A biopsy of the skin was consistent with folliculitis, but a dental panoramic x-ray revealed an abscess of tooth number 30, which is on the right side. This combination of findings was consistent with a dental sinus.
This unusual diagnosis is most common in adults and arises from dental disease in the mid mandibular pre-molars. It will appear as an abscess or crusted papule and can occur in the lower jaw, neck, or occasionally, the mid cheek. Children are rarely affected. Because the sinus opening relieves pressure from the dental abscess, there is often little to no pain.
It can be challenging to convince a patient that his or her skin lesion derives from dental disease. Often, though, patients are glad it is not cancer. Patients should be referred to an endodontist for a work-up and a root canal, which is the preferred treatment. If a root canal is not feasible, dental extraction will lead to cure.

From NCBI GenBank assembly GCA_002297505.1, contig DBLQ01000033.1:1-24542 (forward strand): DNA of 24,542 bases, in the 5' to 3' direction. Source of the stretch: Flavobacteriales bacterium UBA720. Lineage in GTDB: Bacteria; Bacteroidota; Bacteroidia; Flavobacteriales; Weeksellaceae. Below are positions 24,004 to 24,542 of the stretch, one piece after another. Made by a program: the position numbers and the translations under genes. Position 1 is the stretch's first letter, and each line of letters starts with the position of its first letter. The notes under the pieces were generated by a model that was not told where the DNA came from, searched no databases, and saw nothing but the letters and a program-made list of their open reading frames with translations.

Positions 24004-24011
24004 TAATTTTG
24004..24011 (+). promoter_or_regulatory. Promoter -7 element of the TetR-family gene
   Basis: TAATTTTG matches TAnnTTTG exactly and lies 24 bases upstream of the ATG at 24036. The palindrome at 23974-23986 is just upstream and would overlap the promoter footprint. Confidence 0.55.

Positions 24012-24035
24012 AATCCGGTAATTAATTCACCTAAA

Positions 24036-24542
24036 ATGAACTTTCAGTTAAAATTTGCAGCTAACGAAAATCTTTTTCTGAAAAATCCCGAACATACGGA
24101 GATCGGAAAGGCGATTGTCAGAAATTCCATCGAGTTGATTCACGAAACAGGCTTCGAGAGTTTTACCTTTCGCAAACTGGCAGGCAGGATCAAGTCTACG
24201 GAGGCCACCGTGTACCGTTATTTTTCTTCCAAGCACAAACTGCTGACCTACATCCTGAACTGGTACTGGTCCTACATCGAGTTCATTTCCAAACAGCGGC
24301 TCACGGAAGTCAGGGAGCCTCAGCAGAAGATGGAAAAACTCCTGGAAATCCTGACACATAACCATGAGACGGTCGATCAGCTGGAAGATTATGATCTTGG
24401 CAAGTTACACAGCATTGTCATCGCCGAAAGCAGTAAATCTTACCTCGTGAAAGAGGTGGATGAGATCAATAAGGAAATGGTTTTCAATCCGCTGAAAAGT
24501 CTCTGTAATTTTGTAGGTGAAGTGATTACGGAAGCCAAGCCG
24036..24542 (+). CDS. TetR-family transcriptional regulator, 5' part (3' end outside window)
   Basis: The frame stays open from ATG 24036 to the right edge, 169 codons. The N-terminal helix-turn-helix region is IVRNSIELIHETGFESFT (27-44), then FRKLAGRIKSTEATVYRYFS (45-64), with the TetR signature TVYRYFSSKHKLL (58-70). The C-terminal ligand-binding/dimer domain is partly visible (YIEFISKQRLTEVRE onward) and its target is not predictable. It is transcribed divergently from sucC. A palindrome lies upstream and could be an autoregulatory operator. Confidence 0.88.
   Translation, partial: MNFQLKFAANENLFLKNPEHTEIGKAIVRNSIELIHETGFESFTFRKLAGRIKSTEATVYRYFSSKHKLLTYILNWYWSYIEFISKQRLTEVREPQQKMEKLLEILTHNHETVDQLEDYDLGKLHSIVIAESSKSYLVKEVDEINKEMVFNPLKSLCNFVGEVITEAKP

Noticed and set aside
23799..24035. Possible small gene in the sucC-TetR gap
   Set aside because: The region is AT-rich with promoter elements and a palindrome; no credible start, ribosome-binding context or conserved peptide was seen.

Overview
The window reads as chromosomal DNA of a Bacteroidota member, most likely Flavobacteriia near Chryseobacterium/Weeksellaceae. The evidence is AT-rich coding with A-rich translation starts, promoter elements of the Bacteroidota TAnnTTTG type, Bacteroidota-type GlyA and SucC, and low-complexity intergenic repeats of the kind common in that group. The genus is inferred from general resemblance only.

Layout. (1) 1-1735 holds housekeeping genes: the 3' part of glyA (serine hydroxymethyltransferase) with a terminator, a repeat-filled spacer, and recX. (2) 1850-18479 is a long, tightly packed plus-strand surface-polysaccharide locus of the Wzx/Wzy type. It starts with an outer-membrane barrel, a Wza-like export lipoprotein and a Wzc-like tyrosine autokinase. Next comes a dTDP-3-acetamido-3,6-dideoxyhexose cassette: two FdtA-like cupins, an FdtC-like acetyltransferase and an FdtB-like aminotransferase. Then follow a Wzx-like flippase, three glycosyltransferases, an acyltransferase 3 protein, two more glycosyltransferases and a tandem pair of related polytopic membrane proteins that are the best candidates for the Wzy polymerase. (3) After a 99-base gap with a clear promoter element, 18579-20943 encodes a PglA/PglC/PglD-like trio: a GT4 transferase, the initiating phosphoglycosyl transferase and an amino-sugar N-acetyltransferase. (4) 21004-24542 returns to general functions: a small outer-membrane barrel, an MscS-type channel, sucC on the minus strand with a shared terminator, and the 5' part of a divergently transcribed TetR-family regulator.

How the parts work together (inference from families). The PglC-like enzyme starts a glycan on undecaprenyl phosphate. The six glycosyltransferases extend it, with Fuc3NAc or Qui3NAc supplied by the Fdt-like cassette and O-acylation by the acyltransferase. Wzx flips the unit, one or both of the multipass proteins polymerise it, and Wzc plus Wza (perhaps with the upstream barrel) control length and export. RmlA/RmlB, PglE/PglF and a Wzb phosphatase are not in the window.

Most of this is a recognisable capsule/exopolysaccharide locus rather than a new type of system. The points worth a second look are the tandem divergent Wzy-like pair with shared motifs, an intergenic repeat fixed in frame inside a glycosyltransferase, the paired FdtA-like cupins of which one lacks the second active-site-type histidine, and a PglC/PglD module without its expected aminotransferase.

In this case, the patient promptly underwent a root canal and was cured in 2 weeks. The scar from the papule can have a depressed appearance (FIGURE 2), which can be addressed with excisional scar revision once the underlying abscess is cured.
Photos and text for Photo Rounds Friday courtesy of Jonathan Karnes, MD (copyright retained). Dr. Karnes is the medical director of MDFMR Dermatology Services, Augusta, ME.